A. I certainly can.  While we must never forget our reverence for God and who He is, I for one have always believed that God can handle our tough questions, especially about His will.  In the person of Jesus Christ, we have the way that God shifted the relationship between Himself and human beings, and we should remember that this story long predates that relational shift.  Since we are in Christ, God sees each of us as sons and daughters (rather than servants), and one of the advantages of sonship and daughtership is that we can approach our Father in prayer with what is on our mind.  The Bible strongly encourages us to do so, in fact.  So when we have tough questions, we can know that the power of Christ has made it possible for us to (reverently and humbly) approach the throne of our Heavenly Father and present our tough questions.  We do not have to fear God when we do not understand or even question His will, what a privilege of being a child of God!

What we must keep in mind, however, is that God does not answer to us (one of the major themes of this book), and ultimately one of our jobs as followers of Christ is to trust that His way is best.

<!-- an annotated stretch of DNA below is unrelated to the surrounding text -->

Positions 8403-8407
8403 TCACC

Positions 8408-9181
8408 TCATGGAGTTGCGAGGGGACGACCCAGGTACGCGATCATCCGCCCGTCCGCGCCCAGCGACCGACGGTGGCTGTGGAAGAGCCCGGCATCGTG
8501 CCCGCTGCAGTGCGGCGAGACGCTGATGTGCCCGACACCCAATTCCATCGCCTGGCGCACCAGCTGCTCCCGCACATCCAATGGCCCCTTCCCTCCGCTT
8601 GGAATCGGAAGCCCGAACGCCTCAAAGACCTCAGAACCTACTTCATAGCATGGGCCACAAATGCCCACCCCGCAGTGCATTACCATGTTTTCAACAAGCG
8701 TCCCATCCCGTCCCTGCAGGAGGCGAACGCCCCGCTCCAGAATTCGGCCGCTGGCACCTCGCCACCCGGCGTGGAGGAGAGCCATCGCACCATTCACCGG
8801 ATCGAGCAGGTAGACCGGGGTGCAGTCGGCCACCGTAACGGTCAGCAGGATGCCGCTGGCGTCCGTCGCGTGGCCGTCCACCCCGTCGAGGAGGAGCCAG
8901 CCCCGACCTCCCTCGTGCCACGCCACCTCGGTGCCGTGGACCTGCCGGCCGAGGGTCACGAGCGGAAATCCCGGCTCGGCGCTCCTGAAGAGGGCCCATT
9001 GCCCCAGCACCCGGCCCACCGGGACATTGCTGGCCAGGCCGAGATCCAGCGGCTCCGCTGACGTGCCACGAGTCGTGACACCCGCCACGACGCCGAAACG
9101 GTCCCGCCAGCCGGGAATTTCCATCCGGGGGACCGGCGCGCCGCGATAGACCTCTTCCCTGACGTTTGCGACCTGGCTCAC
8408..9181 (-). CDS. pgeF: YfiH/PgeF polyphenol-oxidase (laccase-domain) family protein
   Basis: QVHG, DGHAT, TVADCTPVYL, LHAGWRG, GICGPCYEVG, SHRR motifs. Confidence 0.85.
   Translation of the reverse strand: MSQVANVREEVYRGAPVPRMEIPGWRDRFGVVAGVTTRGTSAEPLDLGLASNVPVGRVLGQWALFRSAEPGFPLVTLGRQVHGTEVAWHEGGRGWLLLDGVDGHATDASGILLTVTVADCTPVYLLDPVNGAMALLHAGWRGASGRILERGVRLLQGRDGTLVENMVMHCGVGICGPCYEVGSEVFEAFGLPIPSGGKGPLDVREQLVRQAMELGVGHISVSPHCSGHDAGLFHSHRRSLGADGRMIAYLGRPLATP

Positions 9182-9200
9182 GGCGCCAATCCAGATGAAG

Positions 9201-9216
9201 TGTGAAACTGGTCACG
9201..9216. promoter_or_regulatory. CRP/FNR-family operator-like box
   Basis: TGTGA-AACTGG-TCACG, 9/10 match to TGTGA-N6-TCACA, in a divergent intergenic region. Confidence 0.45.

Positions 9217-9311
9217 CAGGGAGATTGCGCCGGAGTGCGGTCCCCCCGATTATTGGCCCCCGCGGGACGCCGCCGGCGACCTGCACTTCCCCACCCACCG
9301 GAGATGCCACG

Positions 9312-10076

O. (9:22): Job is struggling here.  He’s flip-flopping between being faithful to the Lord and irate.

Q. (9:33): Job is foretelling Jesus?  Anything else?

A. I honestly don’t think even Job knows what he is asking for here, but in his statement we see the great truth of the Incarnation.  Job is asking for a being that can bring together God and man and force mediation (if you will).  This is one of the ways that the Church throughout the ages has come to see Jesus: as the only being who was both fully God and fully human (Hebrews 1:3 and 2:17), Jesus is the way that brings us together with God.  Job, I think, would not have understood the Incarnation, but the longing that he expresses: to be able to approach God, is a deep human longing that we all share.

O & Q. (10:2): I think getting answers from God — patience — is one of the hardest things to handle as a Christian.  As the leader of a past Bible story pointed out: We have a book, the Bible, to read and learn from.  The people in Bible times were living out the stories.  Their direction was from what God told the leaders.  Luckily, we can learn from their experiences.  What does the Bible say about having patience toward God?

A. I’m not sure I would use the word “patience” toward God, but would rather use words like “trust” and “faith”.  Isaiah 40 reminds us that those who trust in God will endure, and one of the central ideas from our discussion today is that we have to have faith in God’s ways (something Job is having a hard time doing), even when things are not going well for us.

O. Again, another of Job’s friends, Zophar is saying Job must have sinned to be receiving so much devastation.